As we enter day three of the government shutdown, it is time to start playing the numbers game. The House, mired in partisan gridlock, has been the source of the problem, with the Republicans holding a majority with 232 seats, while the Democrats hold 200. With most votes regarding the budget and that pesky problem of funding Obamacare being split down party lines, and the GOP voting down most measures, the key to ending the government shutdown lies in getting enough Republicans to vote with the Democrats to pass a budget. 17 Republicans to be exact.

According to an ongoing vote tally being recorded by The Huffington Post, there are apparently 20 Republicans, more than the required 17, who have expressed their desire to vote for a clean continuing resolution.

A clean CR, in this case, refers to the spending bill passed by the Senate, without any amendments. In other words, these House Republicans want to pass a full continuing resolution that includes funding for Obamacare. They have rejected the Tea Party desire to remain firm in rejecting all funding for the Affordable Care Act, and are also displeased with Speaker John Boehner’s hackneyed compromises to pass the budget piece by piece.

So the government shutdown could, theoretically, end today. All that would need to happen is for Speaker Boehner to place a clean CR on the floor for a vote. These 20 Republicans and the 200 Democrats in the House would be happy to pass it.

  • Pat Meehan from Pennsylvania: “At this point, I believe it’s time for the House to vote for a clean, short-term funding bill to bring the Senate to the table and negotiate a responsible compromise,” he said in a press release.
  • Scott Rigell of Virginia: “Time for a clean CR,” he announced on Twitter.
  • Jon Runyan of New Jersey: “Enough is enough. Put a clean CR on the floor and let’s get on with the business we were sent to do,” he told the Burlington County Times.
  • Mike Fitzpatrick of Pennsylvania: an aide told the Philadelphia Inquirer the congressman would support a clean funding bill if it came up for a vote.
  • Lou Barletta of Pennsylvania: told the Bethlehem Morning Call he would “absolutely” vote for a clean bill to end the government shutdown. 
  • Peter King of New York: told the National Review Online that he will only vote for a clean continuing resolution.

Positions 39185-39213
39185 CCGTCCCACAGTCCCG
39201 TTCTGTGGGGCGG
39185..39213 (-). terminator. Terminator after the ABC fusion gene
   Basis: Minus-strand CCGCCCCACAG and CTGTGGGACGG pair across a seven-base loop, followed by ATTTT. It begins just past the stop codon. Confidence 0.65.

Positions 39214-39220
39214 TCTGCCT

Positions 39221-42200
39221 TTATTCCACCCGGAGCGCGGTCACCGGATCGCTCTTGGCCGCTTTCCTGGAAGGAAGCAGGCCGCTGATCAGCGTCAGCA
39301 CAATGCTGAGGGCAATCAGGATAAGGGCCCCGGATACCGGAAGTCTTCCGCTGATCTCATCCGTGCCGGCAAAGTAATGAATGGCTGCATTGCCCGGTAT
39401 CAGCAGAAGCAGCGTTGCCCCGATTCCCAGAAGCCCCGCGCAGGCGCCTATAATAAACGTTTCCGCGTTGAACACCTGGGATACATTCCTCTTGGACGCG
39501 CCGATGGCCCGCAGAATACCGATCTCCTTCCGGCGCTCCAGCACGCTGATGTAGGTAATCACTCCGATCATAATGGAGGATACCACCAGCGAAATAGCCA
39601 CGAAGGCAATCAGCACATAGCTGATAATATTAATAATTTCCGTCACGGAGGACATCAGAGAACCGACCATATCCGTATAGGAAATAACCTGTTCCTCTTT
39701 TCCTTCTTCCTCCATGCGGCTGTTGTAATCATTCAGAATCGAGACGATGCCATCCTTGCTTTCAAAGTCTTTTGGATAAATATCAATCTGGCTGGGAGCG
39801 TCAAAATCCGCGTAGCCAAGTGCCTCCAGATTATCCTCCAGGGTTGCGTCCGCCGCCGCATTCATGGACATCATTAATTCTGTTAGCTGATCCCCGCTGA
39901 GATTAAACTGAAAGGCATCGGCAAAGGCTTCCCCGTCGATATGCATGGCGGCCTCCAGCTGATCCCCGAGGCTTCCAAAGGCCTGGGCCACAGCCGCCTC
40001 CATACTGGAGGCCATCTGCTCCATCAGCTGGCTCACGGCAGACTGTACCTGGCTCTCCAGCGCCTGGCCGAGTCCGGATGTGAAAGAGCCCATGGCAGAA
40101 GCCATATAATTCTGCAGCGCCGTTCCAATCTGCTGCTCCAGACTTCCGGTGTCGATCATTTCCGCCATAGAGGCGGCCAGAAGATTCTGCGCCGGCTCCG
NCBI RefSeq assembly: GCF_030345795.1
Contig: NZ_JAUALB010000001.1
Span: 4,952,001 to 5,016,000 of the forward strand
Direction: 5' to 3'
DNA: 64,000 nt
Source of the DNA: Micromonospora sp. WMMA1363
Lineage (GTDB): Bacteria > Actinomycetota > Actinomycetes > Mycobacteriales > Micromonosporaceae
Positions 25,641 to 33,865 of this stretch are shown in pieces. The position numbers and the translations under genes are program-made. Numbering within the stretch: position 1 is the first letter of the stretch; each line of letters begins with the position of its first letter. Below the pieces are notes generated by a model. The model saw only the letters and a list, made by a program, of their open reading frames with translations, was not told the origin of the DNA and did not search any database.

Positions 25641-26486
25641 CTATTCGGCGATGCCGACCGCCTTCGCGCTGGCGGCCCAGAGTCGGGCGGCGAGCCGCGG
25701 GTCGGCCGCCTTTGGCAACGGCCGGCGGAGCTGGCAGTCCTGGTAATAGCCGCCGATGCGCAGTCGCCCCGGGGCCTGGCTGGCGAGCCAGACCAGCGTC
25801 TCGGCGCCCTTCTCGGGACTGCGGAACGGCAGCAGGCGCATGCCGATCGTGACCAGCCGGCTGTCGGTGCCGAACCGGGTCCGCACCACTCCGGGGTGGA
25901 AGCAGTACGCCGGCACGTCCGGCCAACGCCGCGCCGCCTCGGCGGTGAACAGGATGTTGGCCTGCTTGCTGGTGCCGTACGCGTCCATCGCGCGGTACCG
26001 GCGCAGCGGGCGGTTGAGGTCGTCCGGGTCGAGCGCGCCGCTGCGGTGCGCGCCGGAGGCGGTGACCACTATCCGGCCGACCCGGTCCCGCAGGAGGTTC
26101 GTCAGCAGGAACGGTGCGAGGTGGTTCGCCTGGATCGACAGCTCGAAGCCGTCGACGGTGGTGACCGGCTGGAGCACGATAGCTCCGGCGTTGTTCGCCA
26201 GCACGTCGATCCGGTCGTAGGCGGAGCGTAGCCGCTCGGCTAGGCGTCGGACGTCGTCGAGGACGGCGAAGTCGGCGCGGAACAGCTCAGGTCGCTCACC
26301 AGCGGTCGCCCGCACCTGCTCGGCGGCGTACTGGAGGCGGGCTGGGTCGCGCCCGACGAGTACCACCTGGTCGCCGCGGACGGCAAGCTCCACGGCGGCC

• Devin Nunes of California:  told a  Huffington Post reporter that he would ultimately support a clean continuing resolution. 
  • Charlie Dent of Pennsylvania: “I’m prepared to vote for a clean CR,” he told The Huffington Post
  • Frank Wolf  of Virginia: An aide told The Hill that he thinks it’s time for a clean continuing resolution. 
  • Michael Grimm of New York: An aide told The Huffington Post that the congressman supports a clean continuing resolution. 
  • Erik Paulsen of Minnesota: told a local news anchor in Minnesota in a tweet that he would vote for a clean resolution if given the chance. 
  • Rob Wittman of Virginia: sent an email to a constituent that was later obtained by The Huffington Post saying that he would vote for a clean funding bill but hasn’t had “an opportunity to do so at this point.” 
  • Frank LoBiondo of New Jersey: told The Press of Atlantic City he’ll support “whatever gets a successful conclusion” to the shutdown and a clean funding bill “is one of those options.” 
  • Randy Forbes of Virginia: told The Virginian-Pilot that he supports the  clean funding bill that passed in the Senate. 
  • Jim Gerlach of Pennsylvania:  said he would “vote in favor of a so-called clean budget bill,” in an official statement.
  • Leonard Lance of New Jersey: an aide told a constituent and confirmed to The Huffington Post that the Congressman has voted for clean  funding bills in the past “and would not oppose doing so again should one be brought to the floor.” 
  • Mike Simpson of Idaho:  “I’d vote for a clean CR because I don’t think this is a strategy that works,” he told a Roll Call reporter
  • Bill Young of Florida: told  a Tampa Bay Times reporter that he’s ready to vote for a clean funding bill. “The politics should be over. It’s time to legislate.” 
  • Mario Diaz-Balart of Florida:  told a Miami Herald reporter  that he would vote for a clean funding bill, as long as the funding levels were the same as in the Senate passed bill. 
  • Richard Hanna of New York: “I would take a clean CR,”  he told the Observer-Dispatch
  • Rodney Davis of Illinois:  An aide told a constituent that the Congressman ” is prepared to vote ‘yes’ on a clean CR.” This was then confirmed to The Huffington Post